Whether lifting your gaze to the sky under a canopy of towering trees or writing a scientific report, cypress trees are a universally compelling subject. Humans have always appreciated trees for both their usefulness and the deeper meanings they assign to them as symbols. When it comes to the latter, cypress tree symbolism is among the most ancient. With its impressive height and historical link to both immortality and mourning, the cypress stands between the worlds and invites humans to ponder the deeper meaning underlying their experience.
Cypress trees – towering evergreen conifers with aromatic foliage – are directly useful for ornamental and timber purposes. Cypress tree symbolism draws from the height and shape of the tree to inspire concepts like immortality and hope. Also known as the "mournful tree," cypress populate cemeteries and are thought to ward off evil spirits there.
Define Cypress Trees
Cypress trees are evergreen conifers that belong to the genus Cupressus. There are 12 distinct species of cypress and a few so-called “false” cypress, which resemble cypress trees and belong to the same scientific family but aren't from the same genus. Most true cypress tower at around 80 feet tall and naturally grow in a conical or pyramid-like shape. They possess smooth bark that peels from the tree in thin strips and scaly, aromatic foliage that stays green all year. Cypress produce small, spherical cones for reproductive purposes. Cypress are common ornamental trees and demonstrate moderate usefulness as a timber product.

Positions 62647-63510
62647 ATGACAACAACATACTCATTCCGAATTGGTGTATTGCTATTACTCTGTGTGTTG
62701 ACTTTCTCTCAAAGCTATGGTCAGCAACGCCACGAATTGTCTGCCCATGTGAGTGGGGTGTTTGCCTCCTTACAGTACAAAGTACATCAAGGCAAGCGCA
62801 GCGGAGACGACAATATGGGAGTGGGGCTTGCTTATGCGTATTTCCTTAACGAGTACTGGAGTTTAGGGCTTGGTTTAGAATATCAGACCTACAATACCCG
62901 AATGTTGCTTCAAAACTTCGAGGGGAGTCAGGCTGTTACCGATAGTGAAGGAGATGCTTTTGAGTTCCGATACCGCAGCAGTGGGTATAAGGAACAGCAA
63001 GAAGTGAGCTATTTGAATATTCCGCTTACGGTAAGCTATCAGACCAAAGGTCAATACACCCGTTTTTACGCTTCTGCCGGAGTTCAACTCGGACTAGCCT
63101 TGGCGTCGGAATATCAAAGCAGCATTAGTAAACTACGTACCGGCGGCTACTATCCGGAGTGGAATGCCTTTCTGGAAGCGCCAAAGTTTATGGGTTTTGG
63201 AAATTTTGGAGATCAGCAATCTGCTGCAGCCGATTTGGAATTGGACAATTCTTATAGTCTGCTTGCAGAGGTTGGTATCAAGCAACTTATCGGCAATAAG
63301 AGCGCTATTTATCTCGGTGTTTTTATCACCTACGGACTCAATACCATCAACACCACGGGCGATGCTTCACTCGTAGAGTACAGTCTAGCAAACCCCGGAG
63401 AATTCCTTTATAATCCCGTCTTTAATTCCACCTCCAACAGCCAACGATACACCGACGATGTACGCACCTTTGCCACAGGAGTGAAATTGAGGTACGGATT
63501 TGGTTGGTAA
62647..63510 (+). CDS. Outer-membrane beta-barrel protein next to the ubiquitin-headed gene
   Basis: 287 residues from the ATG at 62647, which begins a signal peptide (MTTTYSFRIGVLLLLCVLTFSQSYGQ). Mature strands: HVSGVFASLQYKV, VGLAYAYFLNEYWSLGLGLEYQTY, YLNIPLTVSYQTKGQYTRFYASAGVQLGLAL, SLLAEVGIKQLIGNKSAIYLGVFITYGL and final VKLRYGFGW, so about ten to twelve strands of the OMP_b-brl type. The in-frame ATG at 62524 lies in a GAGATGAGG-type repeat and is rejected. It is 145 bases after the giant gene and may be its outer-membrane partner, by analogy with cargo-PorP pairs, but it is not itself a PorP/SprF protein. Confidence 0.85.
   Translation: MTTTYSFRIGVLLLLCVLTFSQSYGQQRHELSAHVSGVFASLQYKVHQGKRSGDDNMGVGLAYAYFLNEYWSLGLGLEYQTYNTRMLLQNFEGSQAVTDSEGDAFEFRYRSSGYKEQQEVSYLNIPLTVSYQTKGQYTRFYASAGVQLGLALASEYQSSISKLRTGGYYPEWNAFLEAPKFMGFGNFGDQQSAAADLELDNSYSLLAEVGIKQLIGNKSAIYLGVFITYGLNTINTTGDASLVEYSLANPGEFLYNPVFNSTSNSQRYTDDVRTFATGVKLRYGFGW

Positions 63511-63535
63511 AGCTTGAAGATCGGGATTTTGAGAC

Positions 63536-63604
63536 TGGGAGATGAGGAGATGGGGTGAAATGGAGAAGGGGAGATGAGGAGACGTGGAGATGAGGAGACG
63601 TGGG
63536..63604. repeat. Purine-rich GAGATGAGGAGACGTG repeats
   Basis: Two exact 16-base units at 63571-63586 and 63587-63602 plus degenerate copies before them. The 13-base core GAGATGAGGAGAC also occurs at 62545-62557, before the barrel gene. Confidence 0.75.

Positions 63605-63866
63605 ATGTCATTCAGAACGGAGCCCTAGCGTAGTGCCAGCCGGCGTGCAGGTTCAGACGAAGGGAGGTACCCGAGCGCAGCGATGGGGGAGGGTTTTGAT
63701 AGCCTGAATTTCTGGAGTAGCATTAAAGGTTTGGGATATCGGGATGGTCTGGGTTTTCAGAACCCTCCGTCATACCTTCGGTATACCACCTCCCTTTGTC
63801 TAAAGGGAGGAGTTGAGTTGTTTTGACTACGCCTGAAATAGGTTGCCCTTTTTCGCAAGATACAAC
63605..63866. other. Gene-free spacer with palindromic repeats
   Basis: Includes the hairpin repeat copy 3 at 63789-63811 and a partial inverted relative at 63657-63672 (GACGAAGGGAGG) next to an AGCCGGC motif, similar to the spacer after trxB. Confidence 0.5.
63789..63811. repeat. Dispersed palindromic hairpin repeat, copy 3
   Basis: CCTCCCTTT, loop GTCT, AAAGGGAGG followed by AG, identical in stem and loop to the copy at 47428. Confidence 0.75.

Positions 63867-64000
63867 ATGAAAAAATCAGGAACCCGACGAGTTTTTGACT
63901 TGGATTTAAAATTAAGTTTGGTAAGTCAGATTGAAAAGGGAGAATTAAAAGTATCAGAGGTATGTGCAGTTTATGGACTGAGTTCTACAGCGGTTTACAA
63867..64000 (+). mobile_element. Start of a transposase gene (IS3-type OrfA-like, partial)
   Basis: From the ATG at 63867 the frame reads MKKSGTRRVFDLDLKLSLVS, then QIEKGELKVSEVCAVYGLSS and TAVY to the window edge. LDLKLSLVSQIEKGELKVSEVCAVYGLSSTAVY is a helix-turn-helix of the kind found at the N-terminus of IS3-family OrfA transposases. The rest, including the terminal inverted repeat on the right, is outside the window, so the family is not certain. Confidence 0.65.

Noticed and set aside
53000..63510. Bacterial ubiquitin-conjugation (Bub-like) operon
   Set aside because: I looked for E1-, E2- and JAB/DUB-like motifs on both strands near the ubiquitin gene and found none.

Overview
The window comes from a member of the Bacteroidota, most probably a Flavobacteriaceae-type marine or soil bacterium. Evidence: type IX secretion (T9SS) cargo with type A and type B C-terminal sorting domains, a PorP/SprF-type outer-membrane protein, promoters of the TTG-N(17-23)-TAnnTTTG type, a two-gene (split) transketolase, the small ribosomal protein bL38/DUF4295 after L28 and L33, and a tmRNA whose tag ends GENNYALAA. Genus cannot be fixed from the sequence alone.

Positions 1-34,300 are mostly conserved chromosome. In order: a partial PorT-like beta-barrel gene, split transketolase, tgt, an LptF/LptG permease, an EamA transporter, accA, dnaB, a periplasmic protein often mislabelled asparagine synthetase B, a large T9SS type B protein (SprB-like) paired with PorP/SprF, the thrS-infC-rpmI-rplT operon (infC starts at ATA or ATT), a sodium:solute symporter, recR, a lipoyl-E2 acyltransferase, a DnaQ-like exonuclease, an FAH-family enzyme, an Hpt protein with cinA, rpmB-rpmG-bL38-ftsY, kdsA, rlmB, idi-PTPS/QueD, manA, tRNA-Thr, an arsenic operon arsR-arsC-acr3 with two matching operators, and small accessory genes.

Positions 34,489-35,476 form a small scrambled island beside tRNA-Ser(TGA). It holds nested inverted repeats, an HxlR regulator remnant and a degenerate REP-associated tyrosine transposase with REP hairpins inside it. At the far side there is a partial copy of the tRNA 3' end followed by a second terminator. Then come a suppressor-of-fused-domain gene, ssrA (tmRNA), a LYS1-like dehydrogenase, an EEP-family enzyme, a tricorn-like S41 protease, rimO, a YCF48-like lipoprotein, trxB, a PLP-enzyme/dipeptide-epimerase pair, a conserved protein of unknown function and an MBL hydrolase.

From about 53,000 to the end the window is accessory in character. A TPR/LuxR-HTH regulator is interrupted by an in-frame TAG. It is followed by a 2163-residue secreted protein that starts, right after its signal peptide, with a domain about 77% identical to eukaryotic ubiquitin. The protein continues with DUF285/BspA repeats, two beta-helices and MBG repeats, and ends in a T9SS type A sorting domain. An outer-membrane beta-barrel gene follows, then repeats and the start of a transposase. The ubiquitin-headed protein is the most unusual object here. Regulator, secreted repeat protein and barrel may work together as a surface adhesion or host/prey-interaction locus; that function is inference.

Cypress Tree Symbolism
Trees are some of the most potent symbols in the natural world. When it comes to cypress trees in particular, their height and distinct pyramid-like shape seem to point to the sky, making them lofty symbols of concepts associated with the heavens, such as immortality and hope. Cypress tree symbolism also travels a darker path as the tree is one of the oldest symbols of mourning. In fact, ancient Greeks and Romans referred to the cypress as the “mournful tree” for this reason. Adherents of Christianity and Islam historically planted cypress near burial sites and cemeteries for protection against evil spirits. The cypress tree is also sacred to some practitioners of Christianity who believe the cypress was the source of wood for the crucifixion.
When it comes to sacred symbols, it's difficult to find one as universal as the cypress tree and its associated cypress meaning and symbology. As a potent reminder of life and death, the cypress tree stands between the worlds, literally and figuratively pointing toward immortality and hope as a powerful response to human mourning.